Entertainment

Double Standard When It Comes to Sexual Harassment Reporting

As noted on 'The Ingraham Angle,' one publication has insisted on full exposure of alleged violators — but not within its own house

The Boston Globe on December 8 published the results of a self-examination of its corporate culture in the wake of the #MeToo movement. Curiously, although the examination uncovered a recent instance of alleged sexual impropriety that resulted in the resignation of at least one reporter, the publication declined to name that reporter — describing the scandal as a “confidential personnel matter.”

This same organization has gone after the Catholic Church for sexual impropriety and abuse by priests — with demands for transparency from the church over sexual abuse allegations lodged against several priests.

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“The Ingraham Angle” on Monday night took the Globe to task on the hypocritical stance. Host Laura Ingraham noted that the Globe’s reasoning for choosing not to reveal the name of the reporter included the fact that the incident did not involve physical violence.

But program guest Catholic League president Bill Donohue suggested that leadership at the Globe review the law before using that tired excuse. “Massachusetts law defines sexual harassment as verbal as well as physical conduct,” he said.

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“These people are phonies. They’re rank hypocrites … One standard for the Globe, and one standard for the Catholic Church,” he said.

Liberal analyst Cathy Areu, founding publisher of Catalina Magazine, disagreed. “The Boston Globe doesn’t need to reveal who its accused, alleged harassers are,” she said. “I don’t see a double standard at all.”

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The victim in the alleged incident was a 20-year-old co-op at the Globe. She alleges that the now-resigned, unnamed reporter — whose likely name was unearthed last Thursday morning on WEEI-FM 93.7, according to a report in New Boston Post — propositioned her for sex with his wife and used vulgar language. The incident occurred in March of this year, per the Globe’s self-reporting.

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But because the incident did not involve physical contact, threats, or persistent harassment, the Globe declined to reveal the reporter’s name. Ingraham pointed out that additional allegations have emerged since the story broke. She wondered if the conduct might extend to other employees.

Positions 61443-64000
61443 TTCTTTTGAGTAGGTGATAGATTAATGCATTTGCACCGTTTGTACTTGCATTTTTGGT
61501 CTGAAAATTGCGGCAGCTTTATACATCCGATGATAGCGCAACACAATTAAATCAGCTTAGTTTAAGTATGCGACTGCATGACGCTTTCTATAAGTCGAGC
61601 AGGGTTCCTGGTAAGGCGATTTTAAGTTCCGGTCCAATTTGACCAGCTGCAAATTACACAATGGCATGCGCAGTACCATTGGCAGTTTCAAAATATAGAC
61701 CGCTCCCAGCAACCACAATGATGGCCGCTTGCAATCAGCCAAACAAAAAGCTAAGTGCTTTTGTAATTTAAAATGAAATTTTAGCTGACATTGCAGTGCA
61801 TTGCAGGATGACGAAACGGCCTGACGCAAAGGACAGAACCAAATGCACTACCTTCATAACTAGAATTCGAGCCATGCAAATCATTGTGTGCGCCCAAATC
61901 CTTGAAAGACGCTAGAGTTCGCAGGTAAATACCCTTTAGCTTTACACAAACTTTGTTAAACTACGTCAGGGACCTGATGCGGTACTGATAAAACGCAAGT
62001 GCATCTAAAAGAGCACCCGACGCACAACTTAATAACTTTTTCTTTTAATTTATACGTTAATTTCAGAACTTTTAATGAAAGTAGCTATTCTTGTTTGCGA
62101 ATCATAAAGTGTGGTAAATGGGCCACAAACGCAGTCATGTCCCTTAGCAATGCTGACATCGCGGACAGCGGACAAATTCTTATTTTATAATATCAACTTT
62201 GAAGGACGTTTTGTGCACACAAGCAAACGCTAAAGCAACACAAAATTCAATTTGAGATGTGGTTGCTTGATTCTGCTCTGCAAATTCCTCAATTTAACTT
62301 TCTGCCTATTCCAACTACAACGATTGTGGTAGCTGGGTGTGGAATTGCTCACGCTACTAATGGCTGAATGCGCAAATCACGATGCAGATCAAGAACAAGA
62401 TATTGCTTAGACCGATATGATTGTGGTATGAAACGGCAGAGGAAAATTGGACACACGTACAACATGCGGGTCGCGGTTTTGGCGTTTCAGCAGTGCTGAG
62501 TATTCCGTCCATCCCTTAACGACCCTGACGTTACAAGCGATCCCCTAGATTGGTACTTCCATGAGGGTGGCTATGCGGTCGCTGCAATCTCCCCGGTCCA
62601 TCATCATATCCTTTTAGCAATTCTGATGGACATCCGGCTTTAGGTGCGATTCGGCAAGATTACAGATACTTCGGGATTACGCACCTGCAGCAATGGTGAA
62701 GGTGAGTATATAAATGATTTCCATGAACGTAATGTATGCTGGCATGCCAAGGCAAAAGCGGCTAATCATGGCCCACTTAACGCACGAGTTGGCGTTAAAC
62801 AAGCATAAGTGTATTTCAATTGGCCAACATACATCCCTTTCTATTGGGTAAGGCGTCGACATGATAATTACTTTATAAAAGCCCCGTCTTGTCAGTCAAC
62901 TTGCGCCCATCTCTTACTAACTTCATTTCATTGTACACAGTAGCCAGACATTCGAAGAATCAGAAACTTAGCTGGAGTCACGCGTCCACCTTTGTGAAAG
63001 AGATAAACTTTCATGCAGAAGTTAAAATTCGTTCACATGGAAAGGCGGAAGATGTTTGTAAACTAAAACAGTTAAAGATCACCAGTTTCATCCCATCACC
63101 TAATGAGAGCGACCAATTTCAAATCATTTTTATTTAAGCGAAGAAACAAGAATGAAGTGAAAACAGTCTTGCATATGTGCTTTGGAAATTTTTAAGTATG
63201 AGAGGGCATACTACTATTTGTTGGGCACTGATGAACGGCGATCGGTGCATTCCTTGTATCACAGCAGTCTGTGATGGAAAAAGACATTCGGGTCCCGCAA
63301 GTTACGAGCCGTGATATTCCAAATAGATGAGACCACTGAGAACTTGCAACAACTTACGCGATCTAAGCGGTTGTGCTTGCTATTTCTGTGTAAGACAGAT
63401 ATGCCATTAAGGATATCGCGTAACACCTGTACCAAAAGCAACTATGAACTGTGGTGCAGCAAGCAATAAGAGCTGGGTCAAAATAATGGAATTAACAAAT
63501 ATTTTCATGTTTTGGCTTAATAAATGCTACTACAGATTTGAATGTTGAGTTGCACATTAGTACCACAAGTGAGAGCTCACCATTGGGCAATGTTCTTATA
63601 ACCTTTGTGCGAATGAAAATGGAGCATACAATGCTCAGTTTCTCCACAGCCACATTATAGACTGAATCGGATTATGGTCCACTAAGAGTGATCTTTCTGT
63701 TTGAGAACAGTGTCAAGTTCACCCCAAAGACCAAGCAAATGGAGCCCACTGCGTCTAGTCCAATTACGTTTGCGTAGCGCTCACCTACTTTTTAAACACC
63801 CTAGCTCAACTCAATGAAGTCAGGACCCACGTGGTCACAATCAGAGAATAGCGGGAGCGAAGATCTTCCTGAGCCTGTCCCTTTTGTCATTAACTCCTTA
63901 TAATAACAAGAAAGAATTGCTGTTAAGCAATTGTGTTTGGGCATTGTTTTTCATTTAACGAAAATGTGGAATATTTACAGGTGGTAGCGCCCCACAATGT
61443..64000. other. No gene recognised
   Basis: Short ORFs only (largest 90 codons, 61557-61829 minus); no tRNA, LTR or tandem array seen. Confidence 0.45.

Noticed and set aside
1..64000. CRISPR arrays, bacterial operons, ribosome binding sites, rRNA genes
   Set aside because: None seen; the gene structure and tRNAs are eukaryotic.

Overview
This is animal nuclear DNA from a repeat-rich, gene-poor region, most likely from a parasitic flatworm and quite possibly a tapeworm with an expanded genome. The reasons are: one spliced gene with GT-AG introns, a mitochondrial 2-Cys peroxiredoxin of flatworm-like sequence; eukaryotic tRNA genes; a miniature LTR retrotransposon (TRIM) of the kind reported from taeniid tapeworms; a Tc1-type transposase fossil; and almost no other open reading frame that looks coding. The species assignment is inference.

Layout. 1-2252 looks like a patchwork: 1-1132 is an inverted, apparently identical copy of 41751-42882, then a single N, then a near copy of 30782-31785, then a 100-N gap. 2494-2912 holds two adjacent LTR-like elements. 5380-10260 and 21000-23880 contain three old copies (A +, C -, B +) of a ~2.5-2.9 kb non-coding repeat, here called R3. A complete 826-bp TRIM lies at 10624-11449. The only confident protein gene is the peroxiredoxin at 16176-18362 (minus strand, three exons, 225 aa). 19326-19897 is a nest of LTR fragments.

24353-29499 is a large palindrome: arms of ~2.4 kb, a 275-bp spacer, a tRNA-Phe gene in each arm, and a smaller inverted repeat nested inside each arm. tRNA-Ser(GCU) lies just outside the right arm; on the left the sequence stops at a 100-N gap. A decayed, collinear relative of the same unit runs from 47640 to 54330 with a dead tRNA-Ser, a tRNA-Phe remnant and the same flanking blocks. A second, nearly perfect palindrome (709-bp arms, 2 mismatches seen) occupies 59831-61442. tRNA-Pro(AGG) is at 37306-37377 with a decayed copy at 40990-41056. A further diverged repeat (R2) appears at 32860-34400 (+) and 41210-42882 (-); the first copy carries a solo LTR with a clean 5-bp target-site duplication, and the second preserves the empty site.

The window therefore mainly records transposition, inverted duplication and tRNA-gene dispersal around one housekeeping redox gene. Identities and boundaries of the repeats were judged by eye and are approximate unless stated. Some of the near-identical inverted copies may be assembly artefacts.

“It seems like a question of whose ox is gored here. They now want the confidentiality, and they championed this idea of full transparency back in 2003 or 2002,” said Ingraham, referencing the time period during which the Globe was demanding transparency from the church over sexual abuse allegations.

“They’re not going to destroy a person’s reputation and life based on an accusation,” Areu said, defending the Globe’s decision and the media’s role as a watchdog. “It’s America. You’re innocent until proven guilty.”

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Donohue described an interaction with a CNN reporter in which the reporter insisted the church publish the names of all priests who had been accused of sexual misconduct on the website of their respective archdioceses. In response, Donohue turned the tables on the reporter. He presented a hypothetical situation. If he had reported the woman to her superiors, accusing her of sexual harassment, would CNN post her name on its website? Donahue said that got his point across.

“I guarantee you the Catholic League will pay for an army of lawyers to look at the Boston Globe to see if there is any more of this kind of stuff going on,” Donohue said.

“I’ve never seen such phoniness in my life outside of Hollywood,” he said.

He noted that in the Globe story referenced above, the paper trotted out an incident of sexual misconduct in the newsroom from the ’70s along with only one recent incident. He was not buying the idea that there was little to nothing between those two dates.

“I’ve never seen such phoniness in my life outside of Hollywood,” he said.

Ingraham encouraged the Globe to “let the light shine in at home,” referring to the publication’s attempt to shield its own reputation by refusing to release the name of the accused.

Michele Blood is a freelance writer based in Flemington, New Jersey. 

(photo credit, homepage image: The Boston Globe, CC BY 2.0, by Tony Fischer)

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